The Campaign Spot

How Much Did the State Department Consult on The Interview?

A disturbing wrinkle in the controversy over the comedic film The Interview:

CEO Michael Lynton showed a rough cut of the movie to U.S. officials before moving ahead. Now hackers are threatening to bomb any theater that shows it.

The Daily Beast has unearthed several emails that reveal at least two U.S. government officials screened a rough cut of the Kim Jong-Un assassination comedy The Interview in late June and gave the film — including a final scene that sees the dictator’s head explode — their blessing.

The claim that the State Department played an active role in the decision to include the film’s gruesome death scene is likely to cause fury in Pyongyang. Emails between the Sony Entertainment CEO and a security consultant even appear to suggest the U.S. government may support the notion that The Interview would be useful propaganda against the North Korean regime.

According to the e-mails, the government officials are “someone very senior in State” and “Robert King, U.S. special envoy for North Korean human-rights issues” who “was helping to consult on the film.”

Hollywood and government officials working together isn’t, by itself, ominous and menacing. Michael Bay’s relationship with the Pentagon ensures all of those glamorous shots of military hardware in the Transformers movies, and we know how closely members of the administration worked with the makers of  Zero Dark Thirty, with one of the producers getting access to a CIA awards ceremony with then–CIA director Leon Panetta in attendance.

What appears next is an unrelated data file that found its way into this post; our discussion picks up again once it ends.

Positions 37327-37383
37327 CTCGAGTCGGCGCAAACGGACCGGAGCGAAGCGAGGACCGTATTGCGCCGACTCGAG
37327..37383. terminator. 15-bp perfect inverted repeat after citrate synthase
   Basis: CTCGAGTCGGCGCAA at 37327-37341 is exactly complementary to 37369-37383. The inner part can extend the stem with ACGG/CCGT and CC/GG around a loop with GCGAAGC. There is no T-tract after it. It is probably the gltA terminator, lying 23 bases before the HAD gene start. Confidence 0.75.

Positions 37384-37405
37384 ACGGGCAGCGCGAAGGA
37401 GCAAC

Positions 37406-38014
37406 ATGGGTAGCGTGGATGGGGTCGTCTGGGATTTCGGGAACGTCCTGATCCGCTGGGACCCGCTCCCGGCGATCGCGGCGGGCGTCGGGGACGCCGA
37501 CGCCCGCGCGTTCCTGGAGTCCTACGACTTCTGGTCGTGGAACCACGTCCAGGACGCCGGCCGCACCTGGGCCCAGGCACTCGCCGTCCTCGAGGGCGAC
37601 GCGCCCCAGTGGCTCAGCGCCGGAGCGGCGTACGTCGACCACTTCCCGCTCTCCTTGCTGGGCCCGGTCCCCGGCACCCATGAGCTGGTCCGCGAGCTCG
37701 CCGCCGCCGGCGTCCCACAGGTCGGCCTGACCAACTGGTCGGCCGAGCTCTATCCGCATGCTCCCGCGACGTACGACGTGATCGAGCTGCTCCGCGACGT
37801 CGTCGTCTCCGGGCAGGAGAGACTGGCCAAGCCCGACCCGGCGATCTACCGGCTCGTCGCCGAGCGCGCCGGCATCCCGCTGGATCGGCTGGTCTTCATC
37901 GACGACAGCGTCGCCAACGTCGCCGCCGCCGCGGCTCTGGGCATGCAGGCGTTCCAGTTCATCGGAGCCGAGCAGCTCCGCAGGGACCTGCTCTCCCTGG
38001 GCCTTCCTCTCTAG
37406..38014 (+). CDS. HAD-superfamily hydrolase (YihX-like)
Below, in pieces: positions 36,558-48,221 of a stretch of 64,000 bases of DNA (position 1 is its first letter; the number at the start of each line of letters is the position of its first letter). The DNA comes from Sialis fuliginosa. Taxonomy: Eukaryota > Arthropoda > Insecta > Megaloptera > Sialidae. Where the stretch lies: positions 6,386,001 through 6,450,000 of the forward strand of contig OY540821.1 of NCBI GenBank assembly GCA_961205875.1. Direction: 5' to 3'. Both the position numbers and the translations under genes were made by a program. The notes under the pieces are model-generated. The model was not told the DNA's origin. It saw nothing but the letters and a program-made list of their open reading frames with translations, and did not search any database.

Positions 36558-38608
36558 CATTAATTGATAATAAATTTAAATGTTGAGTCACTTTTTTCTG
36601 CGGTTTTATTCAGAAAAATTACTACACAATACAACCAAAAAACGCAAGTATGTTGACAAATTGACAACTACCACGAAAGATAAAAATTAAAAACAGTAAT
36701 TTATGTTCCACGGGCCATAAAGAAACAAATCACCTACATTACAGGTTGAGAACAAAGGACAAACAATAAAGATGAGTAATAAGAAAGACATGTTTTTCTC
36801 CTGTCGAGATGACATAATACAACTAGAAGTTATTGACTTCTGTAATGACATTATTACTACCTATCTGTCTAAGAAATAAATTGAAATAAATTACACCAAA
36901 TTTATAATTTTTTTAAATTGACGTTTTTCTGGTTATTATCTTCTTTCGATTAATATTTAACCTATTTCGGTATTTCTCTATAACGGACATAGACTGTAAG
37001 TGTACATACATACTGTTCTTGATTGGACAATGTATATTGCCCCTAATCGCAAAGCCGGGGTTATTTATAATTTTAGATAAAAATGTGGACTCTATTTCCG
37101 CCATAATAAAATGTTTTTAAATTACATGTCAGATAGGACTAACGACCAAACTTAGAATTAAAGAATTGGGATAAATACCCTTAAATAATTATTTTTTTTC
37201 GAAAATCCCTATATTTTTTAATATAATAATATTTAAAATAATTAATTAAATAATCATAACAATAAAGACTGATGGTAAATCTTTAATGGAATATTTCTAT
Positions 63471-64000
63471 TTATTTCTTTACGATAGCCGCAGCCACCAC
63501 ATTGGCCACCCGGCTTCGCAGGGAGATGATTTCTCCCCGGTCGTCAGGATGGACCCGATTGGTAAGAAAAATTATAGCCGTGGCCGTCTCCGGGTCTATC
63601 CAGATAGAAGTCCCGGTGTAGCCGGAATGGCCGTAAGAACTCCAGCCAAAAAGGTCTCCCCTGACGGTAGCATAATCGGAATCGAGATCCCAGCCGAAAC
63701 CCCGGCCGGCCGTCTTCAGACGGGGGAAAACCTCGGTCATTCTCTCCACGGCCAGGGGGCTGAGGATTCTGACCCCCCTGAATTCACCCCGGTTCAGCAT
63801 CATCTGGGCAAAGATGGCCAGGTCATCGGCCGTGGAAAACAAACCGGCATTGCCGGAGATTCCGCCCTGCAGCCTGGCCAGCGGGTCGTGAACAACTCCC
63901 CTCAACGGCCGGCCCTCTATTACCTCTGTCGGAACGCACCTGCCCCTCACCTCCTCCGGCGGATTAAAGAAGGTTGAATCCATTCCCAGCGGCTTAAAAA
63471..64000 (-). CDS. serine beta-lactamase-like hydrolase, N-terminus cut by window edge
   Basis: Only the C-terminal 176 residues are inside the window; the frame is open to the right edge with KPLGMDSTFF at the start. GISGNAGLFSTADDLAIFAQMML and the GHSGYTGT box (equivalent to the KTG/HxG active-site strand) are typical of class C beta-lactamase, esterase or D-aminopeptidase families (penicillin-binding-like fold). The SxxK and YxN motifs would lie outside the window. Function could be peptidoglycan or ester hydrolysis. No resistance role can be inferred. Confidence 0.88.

The e-mails suggest everyone involved had good intentions — the producers didn’t want to depict something that would spur a violent response from Pyongyang, and the government officials attempted to give their best assessment of how North Korea would respond. But what if the State Department officials had said parts of the film were a bad idea and would be too provocative to depict? Doesn’t this amount to giving the U.S. government de facto creative control over the film?

The point may be moot, as North Korea has learned the lesson of the Mohammed cartoons and demonstrated that they can restrict American freedom of expression through threats.

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